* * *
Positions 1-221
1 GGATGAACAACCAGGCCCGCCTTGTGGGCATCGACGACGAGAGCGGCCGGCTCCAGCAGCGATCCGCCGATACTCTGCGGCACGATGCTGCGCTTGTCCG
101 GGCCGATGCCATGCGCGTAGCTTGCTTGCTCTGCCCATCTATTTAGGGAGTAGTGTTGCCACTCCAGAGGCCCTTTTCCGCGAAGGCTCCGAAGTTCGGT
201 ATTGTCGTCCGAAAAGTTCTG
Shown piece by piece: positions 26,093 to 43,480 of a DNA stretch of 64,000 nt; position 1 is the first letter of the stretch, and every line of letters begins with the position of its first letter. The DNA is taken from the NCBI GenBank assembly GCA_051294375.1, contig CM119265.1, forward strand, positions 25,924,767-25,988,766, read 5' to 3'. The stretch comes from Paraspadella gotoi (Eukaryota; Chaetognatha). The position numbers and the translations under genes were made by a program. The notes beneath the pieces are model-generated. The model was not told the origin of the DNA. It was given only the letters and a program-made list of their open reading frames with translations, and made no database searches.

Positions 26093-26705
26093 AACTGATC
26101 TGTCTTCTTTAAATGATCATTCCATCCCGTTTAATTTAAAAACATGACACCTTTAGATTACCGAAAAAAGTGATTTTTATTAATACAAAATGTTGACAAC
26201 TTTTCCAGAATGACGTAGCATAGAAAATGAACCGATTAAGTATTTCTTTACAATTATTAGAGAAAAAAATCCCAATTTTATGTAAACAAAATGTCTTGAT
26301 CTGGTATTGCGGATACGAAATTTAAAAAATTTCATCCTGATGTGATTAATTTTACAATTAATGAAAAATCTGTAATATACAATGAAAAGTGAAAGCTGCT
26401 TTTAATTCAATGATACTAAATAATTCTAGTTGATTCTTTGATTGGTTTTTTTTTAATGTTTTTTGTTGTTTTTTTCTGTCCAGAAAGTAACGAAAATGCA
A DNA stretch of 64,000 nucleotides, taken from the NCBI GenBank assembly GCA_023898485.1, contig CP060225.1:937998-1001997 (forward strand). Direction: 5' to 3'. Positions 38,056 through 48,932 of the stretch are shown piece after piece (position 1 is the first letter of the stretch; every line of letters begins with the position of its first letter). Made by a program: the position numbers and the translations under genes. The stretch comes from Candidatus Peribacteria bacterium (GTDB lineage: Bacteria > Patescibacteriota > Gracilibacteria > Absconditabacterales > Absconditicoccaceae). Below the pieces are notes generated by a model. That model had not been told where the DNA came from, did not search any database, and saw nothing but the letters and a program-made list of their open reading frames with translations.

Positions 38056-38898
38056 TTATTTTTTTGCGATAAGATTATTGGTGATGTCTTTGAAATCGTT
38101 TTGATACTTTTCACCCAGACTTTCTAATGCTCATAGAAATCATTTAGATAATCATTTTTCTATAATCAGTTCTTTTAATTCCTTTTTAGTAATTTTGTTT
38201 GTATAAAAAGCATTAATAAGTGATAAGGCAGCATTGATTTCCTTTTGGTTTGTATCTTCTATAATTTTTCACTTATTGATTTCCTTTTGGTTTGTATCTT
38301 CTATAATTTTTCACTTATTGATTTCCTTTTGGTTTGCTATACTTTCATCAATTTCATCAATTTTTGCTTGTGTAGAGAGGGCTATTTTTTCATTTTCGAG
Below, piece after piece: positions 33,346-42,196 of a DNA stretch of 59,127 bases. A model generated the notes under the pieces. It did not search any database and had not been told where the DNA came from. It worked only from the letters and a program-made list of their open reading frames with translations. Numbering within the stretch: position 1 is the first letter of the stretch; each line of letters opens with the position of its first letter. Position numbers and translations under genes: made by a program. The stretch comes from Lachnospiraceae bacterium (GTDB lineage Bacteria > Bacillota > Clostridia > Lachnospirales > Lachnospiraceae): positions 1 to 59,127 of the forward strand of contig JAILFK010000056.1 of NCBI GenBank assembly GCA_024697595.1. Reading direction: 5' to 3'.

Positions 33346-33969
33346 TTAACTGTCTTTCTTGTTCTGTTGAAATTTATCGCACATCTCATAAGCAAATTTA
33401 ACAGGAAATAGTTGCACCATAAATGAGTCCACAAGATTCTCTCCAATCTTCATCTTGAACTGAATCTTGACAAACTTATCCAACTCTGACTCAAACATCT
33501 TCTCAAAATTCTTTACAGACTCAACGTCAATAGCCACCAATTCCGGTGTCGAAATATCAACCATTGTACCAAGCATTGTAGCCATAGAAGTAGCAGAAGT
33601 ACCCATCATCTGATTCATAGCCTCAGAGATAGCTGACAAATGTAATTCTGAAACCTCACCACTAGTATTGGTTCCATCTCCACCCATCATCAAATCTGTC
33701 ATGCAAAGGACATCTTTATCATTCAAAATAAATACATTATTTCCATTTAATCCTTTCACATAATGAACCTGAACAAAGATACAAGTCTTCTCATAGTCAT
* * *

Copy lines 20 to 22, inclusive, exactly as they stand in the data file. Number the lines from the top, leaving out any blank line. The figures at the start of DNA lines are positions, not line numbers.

33346 TTAACTGTCTTTCTTGTTCTGTTGAAATTTATCGCACATCTCATAAGCAAATTTA
33401 ACAGGAAATAGTTGCACCATAAATGAGTCCACAAGATTCTCTCCAATCTTCATCTTGAACTGAATCTTGACAAACTTATCCAACTCTGACTCAAACATCT
33501 TCTCAAAATTCTTTACAGACTCAACGTCAATAGCCACCAATTCCGGTGTCGAAATATCAACCATTGTACCAAGCATTGTAGCCATAGAAGTAGCAGAAGT